Recruitment Challenges in Clinical Studies and How to Overcome Them
Many drug study sponsors, whether working with a CRO or directly with a study site, experience problems with recruiting patients to their studies. To gain insight on the challenges and typical paths to failure, as well as a wide array of solutions for successful patient recruitment, we spoke with two Alira Health experts, Annabel de Maria, Chief Patient Officer, and Chris Rao, Senior Vice President of Clinical Operations.
What are the most common patient recruitment challenges?
Chris: Right from the start, the base patient population is often a serious challenge. Sponsors need to understand what the potential pool of patients for the study is, whether these patients are located within the geography of the study, and how they will access these patients.
Another common challenge is protocol design. The criteria you develop for inclusion and exclusion restricts the possible participants who can enter the study. For example, if I have 100,000 patients in the pool, my protocol design may limit that to 20,000 patients out of the larger patient pool. You’re continuously limiting your patient population based on the way the study is designed.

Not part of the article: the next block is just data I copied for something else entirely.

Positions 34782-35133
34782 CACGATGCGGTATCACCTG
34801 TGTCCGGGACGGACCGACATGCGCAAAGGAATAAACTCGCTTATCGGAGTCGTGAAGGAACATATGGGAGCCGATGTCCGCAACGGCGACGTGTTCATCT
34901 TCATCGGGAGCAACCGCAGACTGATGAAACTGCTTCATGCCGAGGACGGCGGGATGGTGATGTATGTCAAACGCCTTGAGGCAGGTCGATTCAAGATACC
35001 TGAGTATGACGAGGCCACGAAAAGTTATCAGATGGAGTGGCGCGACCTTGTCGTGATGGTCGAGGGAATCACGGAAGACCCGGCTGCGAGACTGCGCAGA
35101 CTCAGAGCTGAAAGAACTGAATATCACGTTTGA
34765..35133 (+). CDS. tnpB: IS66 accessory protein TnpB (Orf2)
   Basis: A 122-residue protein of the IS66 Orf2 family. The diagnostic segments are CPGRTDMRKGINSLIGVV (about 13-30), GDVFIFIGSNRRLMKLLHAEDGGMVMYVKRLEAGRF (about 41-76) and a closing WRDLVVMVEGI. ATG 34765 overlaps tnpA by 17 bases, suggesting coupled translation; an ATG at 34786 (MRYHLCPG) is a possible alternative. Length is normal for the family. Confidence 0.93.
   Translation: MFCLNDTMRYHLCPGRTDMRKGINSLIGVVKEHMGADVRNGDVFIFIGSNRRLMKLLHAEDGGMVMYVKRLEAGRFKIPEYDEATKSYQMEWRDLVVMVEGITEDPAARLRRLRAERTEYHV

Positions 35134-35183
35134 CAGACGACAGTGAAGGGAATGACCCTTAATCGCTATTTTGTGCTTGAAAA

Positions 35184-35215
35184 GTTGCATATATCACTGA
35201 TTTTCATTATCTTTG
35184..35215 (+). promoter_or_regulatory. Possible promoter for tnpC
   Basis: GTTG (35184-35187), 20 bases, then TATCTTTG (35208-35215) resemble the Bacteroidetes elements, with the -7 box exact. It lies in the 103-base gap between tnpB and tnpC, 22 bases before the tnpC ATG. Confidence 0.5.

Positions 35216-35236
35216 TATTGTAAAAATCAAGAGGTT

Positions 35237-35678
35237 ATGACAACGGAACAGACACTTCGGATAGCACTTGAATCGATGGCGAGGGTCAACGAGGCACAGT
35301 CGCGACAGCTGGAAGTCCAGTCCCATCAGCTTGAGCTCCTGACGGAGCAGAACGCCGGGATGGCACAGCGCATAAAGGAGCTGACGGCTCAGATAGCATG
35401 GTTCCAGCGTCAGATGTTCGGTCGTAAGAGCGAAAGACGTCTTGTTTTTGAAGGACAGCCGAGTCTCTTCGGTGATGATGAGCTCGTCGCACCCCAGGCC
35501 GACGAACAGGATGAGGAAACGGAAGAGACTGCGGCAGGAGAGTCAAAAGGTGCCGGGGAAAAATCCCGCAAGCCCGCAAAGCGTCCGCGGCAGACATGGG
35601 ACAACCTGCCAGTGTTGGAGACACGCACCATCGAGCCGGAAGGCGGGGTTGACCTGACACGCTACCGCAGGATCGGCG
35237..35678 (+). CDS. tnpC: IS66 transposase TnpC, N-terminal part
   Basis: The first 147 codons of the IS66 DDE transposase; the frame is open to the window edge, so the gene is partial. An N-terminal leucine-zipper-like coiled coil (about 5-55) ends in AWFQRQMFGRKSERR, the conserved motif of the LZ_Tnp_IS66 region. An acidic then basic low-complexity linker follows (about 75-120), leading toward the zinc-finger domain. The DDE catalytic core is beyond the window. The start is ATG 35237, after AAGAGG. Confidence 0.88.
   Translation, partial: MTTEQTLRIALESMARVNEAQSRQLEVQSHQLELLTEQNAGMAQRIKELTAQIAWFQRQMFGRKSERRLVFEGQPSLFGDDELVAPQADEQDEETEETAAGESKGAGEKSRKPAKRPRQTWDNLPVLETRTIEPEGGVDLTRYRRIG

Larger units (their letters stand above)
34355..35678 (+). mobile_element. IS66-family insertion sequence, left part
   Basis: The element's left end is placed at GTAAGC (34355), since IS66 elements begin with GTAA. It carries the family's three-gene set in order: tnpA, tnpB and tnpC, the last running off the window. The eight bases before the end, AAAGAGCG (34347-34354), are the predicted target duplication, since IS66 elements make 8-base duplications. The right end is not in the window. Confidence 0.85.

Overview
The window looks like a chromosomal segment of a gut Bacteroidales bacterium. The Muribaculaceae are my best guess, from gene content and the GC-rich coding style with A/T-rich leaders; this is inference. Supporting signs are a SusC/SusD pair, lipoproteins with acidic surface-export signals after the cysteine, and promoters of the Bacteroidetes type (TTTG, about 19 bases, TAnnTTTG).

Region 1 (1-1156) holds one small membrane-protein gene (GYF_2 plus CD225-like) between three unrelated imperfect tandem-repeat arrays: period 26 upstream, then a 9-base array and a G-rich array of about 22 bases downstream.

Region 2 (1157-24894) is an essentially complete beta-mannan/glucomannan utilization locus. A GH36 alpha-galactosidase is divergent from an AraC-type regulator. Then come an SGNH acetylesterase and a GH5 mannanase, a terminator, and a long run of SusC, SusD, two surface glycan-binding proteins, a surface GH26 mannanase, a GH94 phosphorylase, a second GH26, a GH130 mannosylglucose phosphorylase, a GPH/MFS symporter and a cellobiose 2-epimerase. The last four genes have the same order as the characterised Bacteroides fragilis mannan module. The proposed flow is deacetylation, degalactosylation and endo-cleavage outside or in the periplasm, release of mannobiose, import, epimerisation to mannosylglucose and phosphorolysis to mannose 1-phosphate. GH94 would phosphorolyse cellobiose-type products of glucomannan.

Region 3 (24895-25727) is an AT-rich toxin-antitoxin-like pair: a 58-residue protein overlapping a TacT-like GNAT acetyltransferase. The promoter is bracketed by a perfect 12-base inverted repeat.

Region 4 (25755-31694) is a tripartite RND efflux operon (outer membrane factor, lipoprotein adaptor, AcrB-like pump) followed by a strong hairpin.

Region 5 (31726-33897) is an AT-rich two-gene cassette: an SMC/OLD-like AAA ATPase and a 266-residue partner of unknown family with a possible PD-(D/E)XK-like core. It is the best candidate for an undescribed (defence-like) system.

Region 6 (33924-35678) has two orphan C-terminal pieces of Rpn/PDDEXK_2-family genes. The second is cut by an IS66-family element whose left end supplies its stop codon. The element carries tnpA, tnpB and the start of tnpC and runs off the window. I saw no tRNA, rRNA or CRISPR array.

I also see a challenge in patients’ willingness to participate in a clinical study. Patients are reluctant to participate for various reasons, including their physical abilities, lack of transportation, and the time commitment, including time away from work (which can affect income) or family. Sometimes patients don’t trust the clinical study process and have concerns about receiving a drug that’s not approved or a device that’s not cleared. These very human issues can further limit your patient population.
Annabel: Another major challenge related to that is that studies are seldom co-designed with patients. During the co-design process, patients can provide input as to what will work and what won’t, identifying logistical problems in the proposed study protocol and letting you know what’s truly feasible. For example, you can ask patients if the number of times they would be expected to visit the hospital is possible, rather than assuming that it will be. If sponsors involve patients in study planning early on, they can significantly improve patient recruitment.